Most people compose PowerPoint presentations in PowerPoint. Here is the danger with this approach. It encourages you to add special effects while creating your slides, and you can quickly overwhelm your presentation with fonts, colours, animations and transitions. The PowerPoint quickly becomes more about the cleverness of the program than about the content of the presentation.
If you find yourself falling into this trap, try this idea. Don't do the initial composition of your presentation on a computer. Instead, create it using a block of Post-it Notes. Sketch out your slides, one note per slide. Use small Post-it Notes to make sure that you don't try to cram too much content on each slide. Find an empty section of wall, or pin up a couple of pieces of bristol board, and layout your presentation storyboard style. If you are collaborating on a presentation, this works even better, since your whole presentation can be seen at a glance, and team members can easily add an rearrange slides. Once you are satisfied with your presentation layout, transcribe it straight into PowerPoint, using only one font, one colour, and no animations or special effects.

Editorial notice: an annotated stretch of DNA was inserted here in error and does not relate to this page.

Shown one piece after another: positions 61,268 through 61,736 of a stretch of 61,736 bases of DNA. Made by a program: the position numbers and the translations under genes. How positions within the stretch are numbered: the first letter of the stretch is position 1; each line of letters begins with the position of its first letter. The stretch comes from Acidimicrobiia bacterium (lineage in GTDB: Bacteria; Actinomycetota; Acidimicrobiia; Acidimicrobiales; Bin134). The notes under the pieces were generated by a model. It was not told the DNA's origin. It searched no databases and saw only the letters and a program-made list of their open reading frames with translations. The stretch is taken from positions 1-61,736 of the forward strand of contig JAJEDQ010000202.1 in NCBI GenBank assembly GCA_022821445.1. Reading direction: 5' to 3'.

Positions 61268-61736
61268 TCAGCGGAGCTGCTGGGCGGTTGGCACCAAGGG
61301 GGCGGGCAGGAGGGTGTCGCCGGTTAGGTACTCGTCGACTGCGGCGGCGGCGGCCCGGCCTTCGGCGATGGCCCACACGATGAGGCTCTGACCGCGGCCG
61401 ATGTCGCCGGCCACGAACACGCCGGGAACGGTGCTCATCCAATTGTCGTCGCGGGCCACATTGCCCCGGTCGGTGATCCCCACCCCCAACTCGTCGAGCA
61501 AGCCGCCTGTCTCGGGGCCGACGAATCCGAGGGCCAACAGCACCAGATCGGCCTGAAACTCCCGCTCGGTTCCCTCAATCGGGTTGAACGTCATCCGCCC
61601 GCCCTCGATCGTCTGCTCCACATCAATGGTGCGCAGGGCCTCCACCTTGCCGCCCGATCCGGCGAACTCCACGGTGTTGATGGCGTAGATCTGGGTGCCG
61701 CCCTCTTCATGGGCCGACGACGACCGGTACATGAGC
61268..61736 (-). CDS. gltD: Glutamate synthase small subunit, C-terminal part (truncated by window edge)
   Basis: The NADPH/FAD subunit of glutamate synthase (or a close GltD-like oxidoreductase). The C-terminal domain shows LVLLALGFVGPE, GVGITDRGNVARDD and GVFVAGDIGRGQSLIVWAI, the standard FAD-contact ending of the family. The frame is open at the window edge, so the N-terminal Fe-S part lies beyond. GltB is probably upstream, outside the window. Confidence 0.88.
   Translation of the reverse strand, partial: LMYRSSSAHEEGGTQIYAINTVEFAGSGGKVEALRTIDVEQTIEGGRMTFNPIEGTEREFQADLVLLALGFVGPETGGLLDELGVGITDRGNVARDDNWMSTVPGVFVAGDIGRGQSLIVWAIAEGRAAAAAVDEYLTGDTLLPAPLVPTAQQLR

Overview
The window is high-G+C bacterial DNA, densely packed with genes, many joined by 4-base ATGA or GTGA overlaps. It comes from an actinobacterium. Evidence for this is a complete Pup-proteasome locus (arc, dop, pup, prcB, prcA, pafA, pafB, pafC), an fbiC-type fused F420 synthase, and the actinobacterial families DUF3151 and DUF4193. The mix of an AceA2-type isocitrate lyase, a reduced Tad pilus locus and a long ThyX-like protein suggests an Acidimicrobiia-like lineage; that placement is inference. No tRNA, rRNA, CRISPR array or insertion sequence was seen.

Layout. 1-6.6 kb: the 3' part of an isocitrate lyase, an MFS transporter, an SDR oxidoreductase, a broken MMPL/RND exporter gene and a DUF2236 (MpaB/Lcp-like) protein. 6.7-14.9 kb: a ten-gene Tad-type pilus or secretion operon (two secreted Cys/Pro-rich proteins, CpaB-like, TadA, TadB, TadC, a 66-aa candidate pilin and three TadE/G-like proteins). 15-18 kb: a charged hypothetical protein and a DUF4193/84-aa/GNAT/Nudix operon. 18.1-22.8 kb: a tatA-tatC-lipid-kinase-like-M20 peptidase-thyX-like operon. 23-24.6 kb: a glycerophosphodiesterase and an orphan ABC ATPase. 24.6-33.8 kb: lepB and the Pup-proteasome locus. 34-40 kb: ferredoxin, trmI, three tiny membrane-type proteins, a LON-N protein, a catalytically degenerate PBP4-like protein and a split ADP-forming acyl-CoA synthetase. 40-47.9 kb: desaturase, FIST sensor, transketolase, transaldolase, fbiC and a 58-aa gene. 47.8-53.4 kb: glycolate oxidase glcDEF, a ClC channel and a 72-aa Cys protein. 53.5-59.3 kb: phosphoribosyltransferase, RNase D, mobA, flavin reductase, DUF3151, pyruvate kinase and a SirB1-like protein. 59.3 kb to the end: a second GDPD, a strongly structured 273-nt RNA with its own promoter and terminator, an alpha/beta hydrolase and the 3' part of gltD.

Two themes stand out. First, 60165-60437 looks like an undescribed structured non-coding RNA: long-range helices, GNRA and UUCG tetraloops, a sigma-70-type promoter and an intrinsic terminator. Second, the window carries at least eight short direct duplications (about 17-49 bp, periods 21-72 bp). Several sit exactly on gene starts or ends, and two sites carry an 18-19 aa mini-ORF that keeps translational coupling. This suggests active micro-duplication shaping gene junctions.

Run through the presentation in this clean state. I'll bet that it is pretty good. Now, with great restraint, consider adding a few effects to a few slides, only if the effect adds something to the presentation.
Here are a couple of instances where I allow myself to use special effects. I will use a special slide transition between sections of a presentation to tell the audience that we are entering a new chapter. I will animate just one or two points per presentation for emphasis. The key is to limit the animation to a couple of points. If you animate everything, how will your audience know when an given animation is special!
Give it a shot, I think you will be pleasantly surprised. Let me know how you make out.